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Zimbabwe Music Star Becomes UN Goodwill Ambassador

09:31 AM Wednesday 7/13/11 |   |

Zimbabwean music superstar Oliver Mtukudzi’s lyrics have delved into child abuse and homeless youngsters living on the streets. Now he’s been chosen to serve as a goodwill ambassador for the U.N. children’s agency.

Mtukudzi says he’ll do all he can to protect the vulnerable and help promote HIV prevention.

“My passion for music comes from children. I have always dealt with children during my career,” said Mtukudzi, who was chosen last month for the post.

  • Oliver Mtukudzi

    Playing in his music academy in Norton about 40 kilometres from Harare.
    June 30, 2011

    (AP Photo)

    | 

Tuku, as Mtukudzi is known to fans worldwide, is Zimbabwe’s first U.N. ambassador. Other U.N. children’s ambassadors include Susan Sarandon, Mia Farrow, Danny Glover, Whoopi Goldberg, Harry Belafonte, Jackie Chan and David Beckham.

“The honor is not for me alone but for the country,” Mtukudzi, 59, told The Associated Press at the arts center he built in the town of Norton, 25 miles (40 kilometers) west of Harare.

Oliver Mtukudzi began performing in 1977 and has released more than 40 albums and compilations of his hits in local languages and English since then. He has successfully toured Britain, Germany, other European nations, Canada and the United States as well as topping the bill at concerts across Africa.

His songs have been described by critics as a moral voice, tackling everything from discrimination to alcohol abuse.

The song “Todii?” (What can we do?) refers in the local Shona language to the problem of HIV-infected adults raping children in their care, and asks the listener to imagine the pain if their own child was abused that way.

“Some songs are reminders of where we are going wrong. The purpose of a song is to give life and hope to people,” he said.

Apart from being a singer and songwriter, Mtukudzi writes and directs films. One of his musical productions, “Was My Child,” highlights the lives of Zimbabwe’s street children.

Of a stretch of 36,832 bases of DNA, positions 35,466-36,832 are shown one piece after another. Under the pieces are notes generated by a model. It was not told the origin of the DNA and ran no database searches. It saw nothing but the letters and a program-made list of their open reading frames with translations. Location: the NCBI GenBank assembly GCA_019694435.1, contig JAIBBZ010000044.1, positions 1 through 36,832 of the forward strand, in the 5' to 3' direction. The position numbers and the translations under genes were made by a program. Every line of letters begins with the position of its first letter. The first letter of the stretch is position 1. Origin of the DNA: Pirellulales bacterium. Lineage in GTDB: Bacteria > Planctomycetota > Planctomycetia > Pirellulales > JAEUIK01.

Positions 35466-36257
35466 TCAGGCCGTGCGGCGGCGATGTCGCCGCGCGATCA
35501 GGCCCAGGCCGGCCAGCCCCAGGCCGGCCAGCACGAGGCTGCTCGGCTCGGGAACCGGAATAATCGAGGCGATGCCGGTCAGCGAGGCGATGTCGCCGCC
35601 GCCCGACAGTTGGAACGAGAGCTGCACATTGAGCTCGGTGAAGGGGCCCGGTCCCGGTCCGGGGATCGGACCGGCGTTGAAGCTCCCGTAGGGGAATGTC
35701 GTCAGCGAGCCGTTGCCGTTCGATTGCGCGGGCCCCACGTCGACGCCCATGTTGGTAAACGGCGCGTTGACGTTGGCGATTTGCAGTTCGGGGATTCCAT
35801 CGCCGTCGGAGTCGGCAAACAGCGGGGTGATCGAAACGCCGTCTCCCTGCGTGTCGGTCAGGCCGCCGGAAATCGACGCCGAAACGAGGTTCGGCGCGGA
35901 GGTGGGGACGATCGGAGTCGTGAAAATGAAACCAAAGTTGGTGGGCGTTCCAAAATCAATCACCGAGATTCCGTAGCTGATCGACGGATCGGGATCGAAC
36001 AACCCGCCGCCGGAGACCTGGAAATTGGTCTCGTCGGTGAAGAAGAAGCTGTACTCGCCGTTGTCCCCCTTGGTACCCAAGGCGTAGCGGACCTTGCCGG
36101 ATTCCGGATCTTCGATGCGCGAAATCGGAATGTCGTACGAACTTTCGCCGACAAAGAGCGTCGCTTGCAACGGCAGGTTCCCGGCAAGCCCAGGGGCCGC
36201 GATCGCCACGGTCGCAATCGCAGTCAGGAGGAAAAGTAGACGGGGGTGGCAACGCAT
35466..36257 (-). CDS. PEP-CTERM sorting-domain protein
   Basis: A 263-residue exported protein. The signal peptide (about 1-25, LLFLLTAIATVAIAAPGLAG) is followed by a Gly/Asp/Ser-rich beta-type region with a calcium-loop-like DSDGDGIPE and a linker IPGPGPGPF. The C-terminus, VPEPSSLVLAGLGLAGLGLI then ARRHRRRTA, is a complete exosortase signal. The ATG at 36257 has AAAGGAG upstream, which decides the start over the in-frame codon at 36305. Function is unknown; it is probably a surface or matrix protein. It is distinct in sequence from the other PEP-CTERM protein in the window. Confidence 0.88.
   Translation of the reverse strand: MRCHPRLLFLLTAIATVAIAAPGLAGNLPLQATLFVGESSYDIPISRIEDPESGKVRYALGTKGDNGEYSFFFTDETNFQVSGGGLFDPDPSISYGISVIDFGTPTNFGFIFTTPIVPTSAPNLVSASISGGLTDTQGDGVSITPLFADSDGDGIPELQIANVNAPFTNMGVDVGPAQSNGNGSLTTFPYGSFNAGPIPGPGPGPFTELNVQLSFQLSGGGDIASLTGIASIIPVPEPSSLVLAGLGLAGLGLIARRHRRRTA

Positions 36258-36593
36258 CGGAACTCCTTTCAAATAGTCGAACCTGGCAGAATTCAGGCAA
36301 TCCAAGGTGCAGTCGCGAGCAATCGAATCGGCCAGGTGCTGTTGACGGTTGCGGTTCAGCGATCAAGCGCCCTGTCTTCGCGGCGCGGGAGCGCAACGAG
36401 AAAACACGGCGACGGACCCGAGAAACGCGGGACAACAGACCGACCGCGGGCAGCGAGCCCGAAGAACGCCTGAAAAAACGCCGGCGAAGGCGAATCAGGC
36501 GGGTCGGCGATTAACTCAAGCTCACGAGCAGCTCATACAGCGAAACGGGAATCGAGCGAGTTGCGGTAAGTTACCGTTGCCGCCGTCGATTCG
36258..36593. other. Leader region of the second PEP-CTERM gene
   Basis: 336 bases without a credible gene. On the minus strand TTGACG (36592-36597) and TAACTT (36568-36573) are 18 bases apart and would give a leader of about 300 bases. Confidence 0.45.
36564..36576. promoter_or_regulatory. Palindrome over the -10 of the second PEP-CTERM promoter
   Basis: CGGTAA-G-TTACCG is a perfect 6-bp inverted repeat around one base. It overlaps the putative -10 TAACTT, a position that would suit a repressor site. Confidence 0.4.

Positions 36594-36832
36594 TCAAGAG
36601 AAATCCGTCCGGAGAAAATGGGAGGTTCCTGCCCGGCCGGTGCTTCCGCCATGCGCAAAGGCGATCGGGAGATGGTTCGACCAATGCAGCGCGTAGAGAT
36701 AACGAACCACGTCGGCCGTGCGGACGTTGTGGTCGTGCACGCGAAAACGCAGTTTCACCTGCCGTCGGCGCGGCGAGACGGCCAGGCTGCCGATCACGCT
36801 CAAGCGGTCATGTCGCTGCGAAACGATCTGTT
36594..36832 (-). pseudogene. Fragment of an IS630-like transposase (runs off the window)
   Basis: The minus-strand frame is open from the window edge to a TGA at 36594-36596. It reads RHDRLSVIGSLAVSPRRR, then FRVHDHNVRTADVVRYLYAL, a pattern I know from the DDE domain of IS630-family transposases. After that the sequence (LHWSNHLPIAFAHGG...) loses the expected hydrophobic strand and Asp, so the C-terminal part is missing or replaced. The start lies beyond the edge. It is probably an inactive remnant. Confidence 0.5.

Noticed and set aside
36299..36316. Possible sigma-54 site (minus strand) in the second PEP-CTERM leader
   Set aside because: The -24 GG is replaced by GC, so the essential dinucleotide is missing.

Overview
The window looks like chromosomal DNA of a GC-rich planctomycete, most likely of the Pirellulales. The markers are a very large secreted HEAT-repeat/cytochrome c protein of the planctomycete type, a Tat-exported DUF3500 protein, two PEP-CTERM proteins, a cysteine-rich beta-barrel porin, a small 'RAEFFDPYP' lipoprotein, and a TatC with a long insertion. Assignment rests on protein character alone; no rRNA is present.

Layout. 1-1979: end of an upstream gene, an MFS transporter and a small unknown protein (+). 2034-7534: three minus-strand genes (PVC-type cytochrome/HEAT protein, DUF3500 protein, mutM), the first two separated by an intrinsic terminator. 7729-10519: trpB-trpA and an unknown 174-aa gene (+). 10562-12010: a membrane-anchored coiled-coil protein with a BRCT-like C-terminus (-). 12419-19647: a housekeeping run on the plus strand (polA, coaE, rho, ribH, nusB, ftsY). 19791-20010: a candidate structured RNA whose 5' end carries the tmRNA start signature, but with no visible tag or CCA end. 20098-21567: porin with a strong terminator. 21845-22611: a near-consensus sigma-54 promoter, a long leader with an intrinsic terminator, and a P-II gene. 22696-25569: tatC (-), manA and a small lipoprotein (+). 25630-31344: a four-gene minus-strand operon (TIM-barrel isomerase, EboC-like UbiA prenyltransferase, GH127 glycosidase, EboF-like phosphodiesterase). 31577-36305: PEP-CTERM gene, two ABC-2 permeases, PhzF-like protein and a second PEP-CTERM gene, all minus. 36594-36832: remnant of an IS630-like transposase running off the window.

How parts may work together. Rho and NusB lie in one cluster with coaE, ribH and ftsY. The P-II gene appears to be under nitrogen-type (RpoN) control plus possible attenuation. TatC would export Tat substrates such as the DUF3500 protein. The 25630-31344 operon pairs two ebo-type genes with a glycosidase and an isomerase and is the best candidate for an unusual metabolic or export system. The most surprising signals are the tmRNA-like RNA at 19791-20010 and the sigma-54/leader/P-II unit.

Studies show that Zimbabwe has a growing number of street children, the result of years of political and economic turmoil, and they are often exposed to sexual exploitation in exchange for food, money and clothing.

“It is every parent’s responsibility to keep children out of the streets,” Mtukudzi said.

His songs have criticized political violence in his homeland and one hit, “Wasakara” (You are getting old), was seen as urging longtime authoritarian ruler President Robert Mugabe, now 87, to retire.

In 2007, he opened an arts center in Norton, to help young people pursue their dreams of becoming artists. Youngsters come to the center to try their hand in sculpture, art and music.

The Zimbabwean superstar tragically lost one of his five children in a car crash last year. Sam Mtukudzi, 21, was also a musician.

Tuku said parents often need to be encouraged to support the artistic aspirations of their children.

“Parents have the wrong attitudes toward their children being artists ... God gave these kids talent for a reason, to heal and give hope,” he said.


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